Breakfast in Bakersfield

BAKERSFIELD, CA When Harold Meek holds the official grand opening of his new Chevrolet dealership here Sept. 28, he will score a coup: The new-generation, 2007 Chevrolet Silverado will be on display for all to see. The appearance of the new Silverado, not scheduled to go on sale until later in the fall, even upstages by a day the official public showing of the new Silverado slated for the Texas State

BAKERSFIELD, CA — When Harold Meek holds the official grand opening of his new Chevrolet dealership here Sept. 28, he will score a coup: The new-generation, 2007 Chevrolet Silverado will be on display for all to see.

The appearance of the new Silverado, not scheduled to go on sale until later in the fall, even upstages by a day the official public showing of the new Silverado slated for the Texas State Fair, opening to the public Sept. 29.

Why does Meek, the president and dealer operator of Three-Way Chevrolet here, and the unglamorous town of Bakersfield figure so prominently for the Silverado and for Chevrolet?

Simple. Meek's Chevrolet franchise, marking its 50th year in 2006, is the top retail seller of Chevrolets in California. It's a title held since 2000.

Nationally, Three-Way's 3,966 sales of new Chevrolet cars and trucks last year positioned Meek sixth overall, and General Motors Corp. officials say Three-Way is on track for another leadership year in 2006.

Meek's sales, customer satisfaction and community involvement has earned him GM's top dealership honor, the Jack Smith Leadership Award, for all six years that it has been awarded.

In further recognition of Meek, GM Chairman and Chief Executive Officer Rick Wagoner traveled to Bakersfield Aug. 8 for breakfast and a tour of the new Three-Way store.

The $10 million facility is 62,000 square feet.

The grounds have room for an inventory of more than 800 vehicles. It is Meek's largest store. He also has Hummer and Cadillac/Saab franchises in Bakersfield.

The large inventory exceeds that of many Los Angeles dealers, who can only park 200 vehicles at their facilities.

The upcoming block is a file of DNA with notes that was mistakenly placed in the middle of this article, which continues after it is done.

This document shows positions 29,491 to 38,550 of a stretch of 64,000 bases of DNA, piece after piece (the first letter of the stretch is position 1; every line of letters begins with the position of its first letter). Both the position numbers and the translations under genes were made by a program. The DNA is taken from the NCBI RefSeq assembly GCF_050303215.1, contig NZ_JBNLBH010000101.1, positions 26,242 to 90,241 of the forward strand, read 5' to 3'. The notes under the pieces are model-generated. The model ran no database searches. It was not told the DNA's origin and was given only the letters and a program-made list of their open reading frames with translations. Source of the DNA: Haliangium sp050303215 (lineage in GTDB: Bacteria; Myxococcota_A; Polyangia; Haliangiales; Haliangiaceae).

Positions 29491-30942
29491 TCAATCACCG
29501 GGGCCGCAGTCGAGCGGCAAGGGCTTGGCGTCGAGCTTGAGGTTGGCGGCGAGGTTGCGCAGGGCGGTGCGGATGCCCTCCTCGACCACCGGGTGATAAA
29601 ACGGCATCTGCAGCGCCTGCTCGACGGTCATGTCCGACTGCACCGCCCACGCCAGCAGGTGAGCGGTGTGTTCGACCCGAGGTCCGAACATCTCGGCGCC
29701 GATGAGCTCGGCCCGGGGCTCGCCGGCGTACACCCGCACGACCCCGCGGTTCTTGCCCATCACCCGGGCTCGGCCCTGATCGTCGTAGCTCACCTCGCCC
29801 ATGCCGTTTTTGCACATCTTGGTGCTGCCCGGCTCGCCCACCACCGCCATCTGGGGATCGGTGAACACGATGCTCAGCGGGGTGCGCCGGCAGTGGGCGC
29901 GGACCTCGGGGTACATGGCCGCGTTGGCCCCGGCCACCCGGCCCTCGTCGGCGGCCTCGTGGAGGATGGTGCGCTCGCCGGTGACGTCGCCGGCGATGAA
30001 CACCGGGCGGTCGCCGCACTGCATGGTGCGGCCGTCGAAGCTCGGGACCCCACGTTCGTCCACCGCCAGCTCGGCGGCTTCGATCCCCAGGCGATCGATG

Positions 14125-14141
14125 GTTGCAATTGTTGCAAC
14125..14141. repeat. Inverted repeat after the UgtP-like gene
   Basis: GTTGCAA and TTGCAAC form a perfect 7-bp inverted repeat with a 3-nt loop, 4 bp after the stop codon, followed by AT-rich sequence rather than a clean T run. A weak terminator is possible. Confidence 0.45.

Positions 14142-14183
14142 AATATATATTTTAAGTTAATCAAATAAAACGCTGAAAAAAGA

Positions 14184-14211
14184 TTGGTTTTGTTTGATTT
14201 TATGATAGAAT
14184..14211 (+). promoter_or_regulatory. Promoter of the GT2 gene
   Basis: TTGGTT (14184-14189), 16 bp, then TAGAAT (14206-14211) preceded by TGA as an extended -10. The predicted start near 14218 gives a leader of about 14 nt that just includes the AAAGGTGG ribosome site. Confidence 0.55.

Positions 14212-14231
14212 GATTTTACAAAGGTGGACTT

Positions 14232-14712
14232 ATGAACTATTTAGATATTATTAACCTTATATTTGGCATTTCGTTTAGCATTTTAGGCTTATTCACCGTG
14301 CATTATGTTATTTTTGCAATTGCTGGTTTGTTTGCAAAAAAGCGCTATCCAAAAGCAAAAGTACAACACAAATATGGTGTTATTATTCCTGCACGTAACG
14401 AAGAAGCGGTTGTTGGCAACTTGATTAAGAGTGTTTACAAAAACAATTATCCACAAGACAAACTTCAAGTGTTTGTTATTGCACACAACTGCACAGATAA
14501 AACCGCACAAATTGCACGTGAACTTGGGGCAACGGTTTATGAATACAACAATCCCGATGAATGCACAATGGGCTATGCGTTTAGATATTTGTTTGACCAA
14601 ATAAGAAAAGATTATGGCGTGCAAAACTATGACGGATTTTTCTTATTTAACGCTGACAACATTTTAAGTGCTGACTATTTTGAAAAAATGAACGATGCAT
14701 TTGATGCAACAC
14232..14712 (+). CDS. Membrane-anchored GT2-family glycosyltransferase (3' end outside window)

“We have a golf cart,” Meek said. “You come in and say, ‘I want a green, half-ton pickup, do you have one?’ Our standard answer is, ‘I don't know, let's go see.’ And we'll put you in a golf cart and take you through the trucks we have.”

Wagoner, noting that a rundown of Meek's participation in various community groups fills five typed pages, says, “He's obviously a very important man to us and to the community of Bakersfield. We really appreciate it.”

Meek stands out in import-oriented California, where GM's market share has been running far lower than the national average for years.

Yet, the Golden State is the largest car market in the country, accounting for about 10% of all new-vehicle sales annually. It's also regarded as an influential bellwether region for the auto industry.

“California is a very important market for us, and we need to do better here,” Wagoner says. “We can't keep a steady share without doing better in states like California.”

The new dealership features high ceilings, large windows, bright white and blue decor and airy, spacious customer and work areas. It is the latest example of the new look and image of Chevrolet, says Susan Docherty, western region manager for GM.

She, along with national media, accompany Wagoner to the dealership.

Wagoner jokes that he doesn't want to put pressure on Meek with the new Silverado, but it's obvious that GM and Chevrolet expect strong sales of the new truck in Bakersfield.

The city's residents — many of whom are natives of Texas, Oklahoma and Missouri as well as Mexico — have shown a unique loyalty to GM brands, especially the trucks. Meek said he has sold more trucks than cars in past years.

Neighboring car dealer Dick Stricklin, owner of Motor City GMC in Bakersfield, is a sales success, too.

Stricklin, who received his second Jack Smith Leadership Award this year and also was at the Wagoner breakfast, sold 2,208 GMC trucks in calendar 2005. That's the most of any GMC dealer in the country.

With an economy that's based on large-scale agriculture operations and an oil industry, Bakersfield has been known primarily as a dusty farm city with a small-town friendliness and a love of racing and country music.

But when Southern California home prices began setting record highs in the early 2000s, commuters discovered Bakersfield's cheaper housing.

It takes only one hour to drive from Bakersfield to Santa Clarita in the northern reaches of Southern California, notes Kay Meek, Harold's wife.

Today, among cities with more than 250,000 people, Bakersfield ranks as the fastest-growing in America.

TAGS: Dealers Retail
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